One assembly according to the invention will now be described by way of example only with reference to the accompanying drawing of which:
FIG. 1 is a section through the assembly, and,
FIG. 2 is a plan view of the assembly.
In FIG. 1 the assembly is seen to consist of a generally tubular body 1 provided with an external screw thread 2, a blind central bore 3 terminating at 4, tubular vents 5, two flats 6 and a counterbore 7. This terminates in the step or seat 9, the inner edge of which is rounded at 10. The blind bore 3 with side vents 5 near the closed end 4 protects the bursting disc 11 from accidental damage by articles, pieces of metal and the like, which, if bore 3 extended the whole length of the body, might fall or be poked down the bore.
The seat 9 accommodates the flat bursting disc 11 which is held in place by the generally cylindrical plug 12. This is provided with a central bore 13 and a circumferential projecting portion 14 on which are formed straight knurls (not shown) running generally parallel with the longitudinal axis of the plug. The diameter of the projecting portion 14 must be such that it will be a very tight fit in the counterbore 7 so that when it is forced home against the bursting disc 11, mating knurls are cut in the walls of the counterbore 7.
The portions of the plug 12 on either side of the projecting portion 14 are of such diameter that they are a smooth sliding fit or even a loose fit in the counterbore 7. Whichever end of the plug is presented to the counterbore will therefore enter it easily and act as a guide for the plug before the knurled section 14 bites into the wall of the counterbore 7. This effect is shown in an exaggerated form in FIG. 1 where the plug 12 has been forced into the counterbore and the knurled section 14 has bitten into the walls thereof thus forming the step 8.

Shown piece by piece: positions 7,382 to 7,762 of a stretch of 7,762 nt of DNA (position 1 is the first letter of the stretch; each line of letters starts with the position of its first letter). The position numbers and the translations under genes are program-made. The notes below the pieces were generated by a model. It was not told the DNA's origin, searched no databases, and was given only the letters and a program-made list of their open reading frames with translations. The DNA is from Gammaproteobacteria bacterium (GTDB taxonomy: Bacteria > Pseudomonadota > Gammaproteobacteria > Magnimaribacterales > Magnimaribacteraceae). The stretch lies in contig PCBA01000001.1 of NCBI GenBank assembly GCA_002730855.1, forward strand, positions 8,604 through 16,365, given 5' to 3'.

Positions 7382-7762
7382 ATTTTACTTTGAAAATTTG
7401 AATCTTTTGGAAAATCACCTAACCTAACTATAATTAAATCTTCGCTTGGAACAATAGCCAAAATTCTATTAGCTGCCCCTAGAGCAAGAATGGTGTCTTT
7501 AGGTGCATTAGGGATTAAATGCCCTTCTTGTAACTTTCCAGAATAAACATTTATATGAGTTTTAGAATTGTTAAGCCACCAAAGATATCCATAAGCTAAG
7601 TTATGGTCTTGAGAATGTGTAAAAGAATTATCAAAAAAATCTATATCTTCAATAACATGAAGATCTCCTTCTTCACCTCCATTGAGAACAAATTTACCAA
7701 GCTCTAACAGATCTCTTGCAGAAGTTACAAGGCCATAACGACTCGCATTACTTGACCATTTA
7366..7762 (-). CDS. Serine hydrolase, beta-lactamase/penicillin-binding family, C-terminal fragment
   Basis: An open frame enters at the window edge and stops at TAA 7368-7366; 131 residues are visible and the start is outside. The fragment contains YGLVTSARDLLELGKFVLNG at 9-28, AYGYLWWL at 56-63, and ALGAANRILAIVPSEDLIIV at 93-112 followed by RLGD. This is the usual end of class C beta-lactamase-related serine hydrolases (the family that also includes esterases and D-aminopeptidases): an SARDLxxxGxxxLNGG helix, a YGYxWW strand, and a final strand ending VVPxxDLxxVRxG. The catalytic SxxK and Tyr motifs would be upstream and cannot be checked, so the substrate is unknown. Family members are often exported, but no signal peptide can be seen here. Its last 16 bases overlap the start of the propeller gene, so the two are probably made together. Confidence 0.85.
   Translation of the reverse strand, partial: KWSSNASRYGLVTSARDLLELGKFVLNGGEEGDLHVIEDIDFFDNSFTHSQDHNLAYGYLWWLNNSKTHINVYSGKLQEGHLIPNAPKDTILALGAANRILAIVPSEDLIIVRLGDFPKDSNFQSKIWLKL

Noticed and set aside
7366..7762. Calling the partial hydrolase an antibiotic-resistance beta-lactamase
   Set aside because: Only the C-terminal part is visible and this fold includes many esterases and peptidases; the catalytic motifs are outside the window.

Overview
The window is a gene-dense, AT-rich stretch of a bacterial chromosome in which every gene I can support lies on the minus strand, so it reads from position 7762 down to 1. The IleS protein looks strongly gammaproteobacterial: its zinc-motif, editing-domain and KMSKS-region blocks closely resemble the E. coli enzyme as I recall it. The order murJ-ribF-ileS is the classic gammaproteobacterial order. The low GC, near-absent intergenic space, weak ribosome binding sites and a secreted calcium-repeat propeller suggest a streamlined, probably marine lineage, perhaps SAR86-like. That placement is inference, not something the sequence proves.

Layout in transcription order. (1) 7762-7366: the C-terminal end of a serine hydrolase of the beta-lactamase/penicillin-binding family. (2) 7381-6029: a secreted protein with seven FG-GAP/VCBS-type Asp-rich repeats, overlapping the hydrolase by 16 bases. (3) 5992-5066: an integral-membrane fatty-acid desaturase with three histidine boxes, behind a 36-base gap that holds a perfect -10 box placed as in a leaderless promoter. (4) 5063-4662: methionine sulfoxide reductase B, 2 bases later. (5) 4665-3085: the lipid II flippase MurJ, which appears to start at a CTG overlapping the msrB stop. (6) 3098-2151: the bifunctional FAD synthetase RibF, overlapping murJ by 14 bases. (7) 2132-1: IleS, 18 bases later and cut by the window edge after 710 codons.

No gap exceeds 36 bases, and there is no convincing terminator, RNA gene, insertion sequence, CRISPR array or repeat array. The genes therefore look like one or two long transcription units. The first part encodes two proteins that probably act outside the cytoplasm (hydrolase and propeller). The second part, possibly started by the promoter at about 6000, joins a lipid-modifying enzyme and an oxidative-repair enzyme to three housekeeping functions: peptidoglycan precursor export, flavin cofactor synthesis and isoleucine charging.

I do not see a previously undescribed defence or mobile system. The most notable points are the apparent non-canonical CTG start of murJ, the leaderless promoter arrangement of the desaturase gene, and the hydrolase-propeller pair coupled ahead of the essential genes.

In practice, the assembly shown in FIGS. 1 and 2 may be screwed into the housing 20 of a known type of pressure relief device, typically connected to a closed gas cylinder or some similar pressurisable container, using a spanner on the flats shown at 6 in FIGS. 1 and 2.
The portion of the plug which extends beyond tubular housing 1 forms a fluid tight seal with housing seat 22.
The body 1 and plug 12 of the device may be made of brass and the bursting disc 11 of copper or nickel. Typically, the disc may be 6 mm in diameter and 0.1 mm in thickness and the bores 3 and 13 of the body and plug respectively may be 3 mm in diameter with the rounded edge 10 of the bore 3 having a radius of 0.75 mm.